MADISON (WKOW) -- About 77,000 people who were scheduled to lose their state-paid health insurance at the end of the year are one step closer to keeping it an extra 90 days.
But that means another group of people without any insurance is one step further away from getting coverage.
The state budget called for all adults who are above the federal poverty level (FPL) to be transitioned out of Wisconsin's BadgerCare program and into the federal health insurance marketplace on January 1st. But on Monday afternoon, the legislature's Joint Finance Committee took the first steps toward delaying that action, at the request of Governor Scott Walker (R-Wisconsin).
The botched rollout of healthcare.gov caused Gov. Walker to delay the changes, saying he feared thousands wouldn't be able to enroll in private health insurance online by December 31st.
"The fact that we spent $600 to $700 million on a website that's not functioning, that's why we're here today," said Rep. John Nygren (R-Marinette), the JFC Co-Chair.
While the delay means those on Badgercare will keep their benefits until April 1st, childless adults who are actually below the FPL - and have been on a waiting list to receive BadgerCare - will have to wait another 90 days.
"You should do both, extend the timeline for people who are on those programs but we ask you also cover the childless adults starting January 1st, 2014," said Helen Marks-Dicks of AARP Wisconsin.
Several health care advocates testified to tell the lawmakers it was wrong to break their original promise to those childless adults who have been waiting. The advocates said it wouldn't be necessary if the state simply accepted federal Medicaid funds for BadgerCare that are available under the Affordable Care Act.
"The argument that we're gonna send this federal money back or not take federal money - ridiculous," said Bobby Peterson of ABC For Health.
"Your credibility on these issues, you and Democratic Party credibility on these issues, is gone," fired back Rep. Dale Kooyenga (R-Brookfield).
Republicans killed two Democratic amendments to ensure those childless adults would receive coverage by the first of year. One would have allowed the state to accept about $86 million in federal Medicaid funds from January 1st through June of 2015.
"It doesn't fulfill the need of childless adults, I give you that, but this is the best we can do today and lets not forget who put us in this situation," said Sen. Alberta Darling, who went on to blame the delay on the Obama administration's botched rollout of healthcare.gov.
But Democrats say the blame should be squarely focused on the legislature.
"We have a decision to make, that we have failed to make again today, to cover people," said Rep. Jon Richards (D-Milwaukee). "And we're blaming it on everything under the sun except what's in front of us today. The glitch isn't with the federal government, the glitch is in this room."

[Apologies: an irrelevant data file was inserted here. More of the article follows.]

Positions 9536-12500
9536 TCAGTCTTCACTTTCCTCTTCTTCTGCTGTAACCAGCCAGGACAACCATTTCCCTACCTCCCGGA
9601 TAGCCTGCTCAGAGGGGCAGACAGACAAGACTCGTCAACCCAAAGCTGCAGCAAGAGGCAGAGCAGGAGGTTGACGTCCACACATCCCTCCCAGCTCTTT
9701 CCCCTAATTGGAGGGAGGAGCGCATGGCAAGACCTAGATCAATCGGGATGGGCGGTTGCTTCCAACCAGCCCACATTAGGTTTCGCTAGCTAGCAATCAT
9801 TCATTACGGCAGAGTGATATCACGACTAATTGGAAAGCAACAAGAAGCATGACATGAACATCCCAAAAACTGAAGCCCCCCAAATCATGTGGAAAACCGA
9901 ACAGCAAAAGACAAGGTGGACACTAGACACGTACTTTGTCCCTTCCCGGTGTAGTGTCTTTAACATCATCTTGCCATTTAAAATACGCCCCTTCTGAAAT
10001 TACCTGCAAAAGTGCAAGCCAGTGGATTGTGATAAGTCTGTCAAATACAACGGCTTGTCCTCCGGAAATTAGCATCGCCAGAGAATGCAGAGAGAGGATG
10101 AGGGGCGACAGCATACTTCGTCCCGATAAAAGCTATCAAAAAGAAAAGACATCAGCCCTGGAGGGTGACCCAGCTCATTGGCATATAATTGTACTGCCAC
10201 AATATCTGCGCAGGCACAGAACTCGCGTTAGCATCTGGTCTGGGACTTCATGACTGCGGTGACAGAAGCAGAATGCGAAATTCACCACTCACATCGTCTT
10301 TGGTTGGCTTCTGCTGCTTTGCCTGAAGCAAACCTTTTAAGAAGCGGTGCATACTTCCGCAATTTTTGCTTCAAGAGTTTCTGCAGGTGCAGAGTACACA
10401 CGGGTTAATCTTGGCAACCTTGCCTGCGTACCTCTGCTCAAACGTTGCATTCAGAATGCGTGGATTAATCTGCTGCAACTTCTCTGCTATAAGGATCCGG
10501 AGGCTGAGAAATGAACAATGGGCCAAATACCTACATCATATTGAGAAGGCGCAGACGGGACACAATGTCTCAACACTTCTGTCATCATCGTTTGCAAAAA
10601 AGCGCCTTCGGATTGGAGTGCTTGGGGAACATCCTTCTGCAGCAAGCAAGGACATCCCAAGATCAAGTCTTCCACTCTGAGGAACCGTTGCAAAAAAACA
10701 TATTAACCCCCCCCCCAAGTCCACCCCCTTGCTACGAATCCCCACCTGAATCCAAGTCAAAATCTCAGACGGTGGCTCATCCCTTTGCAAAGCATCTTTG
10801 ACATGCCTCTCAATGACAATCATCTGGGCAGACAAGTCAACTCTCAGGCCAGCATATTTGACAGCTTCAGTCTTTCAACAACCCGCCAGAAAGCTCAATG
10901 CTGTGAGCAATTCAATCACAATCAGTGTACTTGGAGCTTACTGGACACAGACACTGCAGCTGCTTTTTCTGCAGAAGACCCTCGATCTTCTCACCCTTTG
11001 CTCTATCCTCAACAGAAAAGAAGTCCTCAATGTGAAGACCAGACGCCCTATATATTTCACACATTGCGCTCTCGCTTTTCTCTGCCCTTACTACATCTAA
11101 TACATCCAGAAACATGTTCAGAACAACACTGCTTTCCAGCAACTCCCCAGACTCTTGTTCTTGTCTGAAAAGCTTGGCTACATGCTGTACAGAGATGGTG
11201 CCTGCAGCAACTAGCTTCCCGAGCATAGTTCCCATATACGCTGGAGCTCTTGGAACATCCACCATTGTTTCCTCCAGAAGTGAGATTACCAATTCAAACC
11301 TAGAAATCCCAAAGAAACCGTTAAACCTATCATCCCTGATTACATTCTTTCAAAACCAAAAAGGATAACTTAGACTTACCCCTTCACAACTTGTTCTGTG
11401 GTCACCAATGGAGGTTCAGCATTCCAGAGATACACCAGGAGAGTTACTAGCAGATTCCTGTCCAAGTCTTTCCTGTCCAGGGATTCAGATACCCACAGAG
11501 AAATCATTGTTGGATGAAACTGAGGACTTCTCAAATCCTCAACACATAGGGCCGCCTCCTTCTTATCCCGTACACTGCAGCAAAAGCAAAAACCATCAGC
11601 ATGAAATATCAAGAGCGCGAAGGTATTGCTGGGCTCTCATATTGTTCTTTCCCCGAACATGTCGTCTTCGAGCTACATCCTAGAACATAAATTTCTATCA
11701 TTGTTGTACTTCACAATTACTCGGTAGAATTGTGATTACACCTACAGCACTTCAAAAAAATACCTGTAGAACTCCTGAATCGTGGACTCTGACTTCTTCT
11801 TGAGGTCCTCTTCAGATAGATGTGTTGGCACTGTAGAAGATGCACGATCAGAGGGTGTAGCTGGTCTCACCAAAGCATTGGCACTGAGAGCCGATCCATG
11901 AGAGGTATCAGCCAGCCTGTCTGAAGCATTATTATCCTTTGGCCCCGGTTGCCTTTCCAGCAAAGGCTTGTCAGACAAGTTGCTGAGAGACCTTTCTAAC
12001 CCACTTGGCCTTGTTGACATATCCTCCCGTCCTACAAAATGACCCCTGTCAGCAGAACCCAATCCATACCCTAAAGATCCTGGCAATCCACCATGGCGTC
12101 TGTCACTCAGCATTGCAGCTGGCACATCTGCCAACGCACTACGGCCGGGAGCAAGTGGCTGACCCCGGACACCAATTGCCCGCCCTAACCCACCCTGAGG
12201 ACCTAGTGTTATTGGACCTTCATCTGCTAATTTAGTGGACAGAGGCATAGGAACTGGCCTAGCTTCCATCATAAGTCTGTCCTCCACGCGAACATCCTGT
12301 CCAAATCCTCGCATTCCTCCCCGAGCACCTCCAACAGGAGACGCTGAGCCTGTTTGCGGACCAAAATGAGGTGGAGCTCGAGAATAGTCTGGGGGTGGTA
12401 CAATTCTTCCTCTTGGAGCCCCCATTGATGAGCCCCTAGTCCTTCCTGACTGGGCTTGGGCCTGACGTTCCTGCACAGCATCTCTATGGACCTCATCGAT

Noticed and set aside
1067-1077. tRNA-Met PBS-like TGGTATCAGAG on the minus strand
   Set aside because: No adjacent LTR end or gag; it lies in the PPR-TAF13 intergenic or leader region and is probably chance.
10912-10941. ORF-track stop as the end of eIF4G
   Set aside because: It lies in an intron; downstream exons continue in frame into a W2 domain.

In the end, JFC approved the bill 11-2, with only Sen. Bob Wirch (D-Pleasant Prairie) and Rep. Cory Mason (D-Racine) voting against it.
The full State Assembly will debate the bill and vote on it this Wednesday.
MADISON (WKOW) -- The Legislative Joint Finance Committee approved a measure to delay eligibility changes to Wisconsin's BadgerCare program from January 1st until April 1st Monday afternoon.
The bill passed 11-2 with only Sen. Bob Wirch (D-Pleasant Prairie) and Rep. Cory Mason (D-Racine) voting against it.
Health care advocates testified against Gov. Scott Walker's decision to delay changes to the state's BadgerCare health insurance for poor adults, leading to some combative debate with Republican legislators in the Joint Finance Committee Monday morning.
The Governor's plan would allow adults with children who are below 133 percent of the federal poverty level (FPL) to keep their BadgerCare coverage until March 31st, instead of being transitioned into the federal health insurance exchange under the Affordable Care Act on January 1st as was originally planned.
While advocates praised that part of the change, they were quick to point out the delay will keep about 83,000 childless adults who are below 100 percent of the FPL from enrolling in BadgerCare until April 1st.
Bobby Peterson from ABC For Health in Madison strongly voiced his displeasure over the fact that the legislators would not consider accepting expanded federal Medicaid dollars, even temporarily, to ensure the childless adults would still be able to enroll in BadgerCare on January 1st.
The original plan passed by the legislature earlier this year, would have opened up BadgerCare to those childless adults by transitioning the adults with children at 133 percent of FPL into the federal exchange.
But Gov. Walker delayed the transition of adults with children for three months, saying the troubled rollout of healthcare.gov likely meant that not all of those people could find private insurance coverage by the end of the year.
That means the 83,000 childless adults will now have to wait an extra three months to enroll, which Peterson called "ridiculous" because the state could avoid that by accepting expanded federal dollars.
Rep. Dale Kooyenga (R-Brookfield) told Peterson it is not the legislature or the Governor's fault, blaming the Obama administration's botched rollout for the delay. Rep. Kooyenga went on to tell Peterson that the credibility of organization's like his that supported the Affordable Care Act, have lost all credibility on the issue of health care reform.
Capitol Bureau Chief Greg Neumann will have live reports on today's hearing on 27 News at 5 and 6.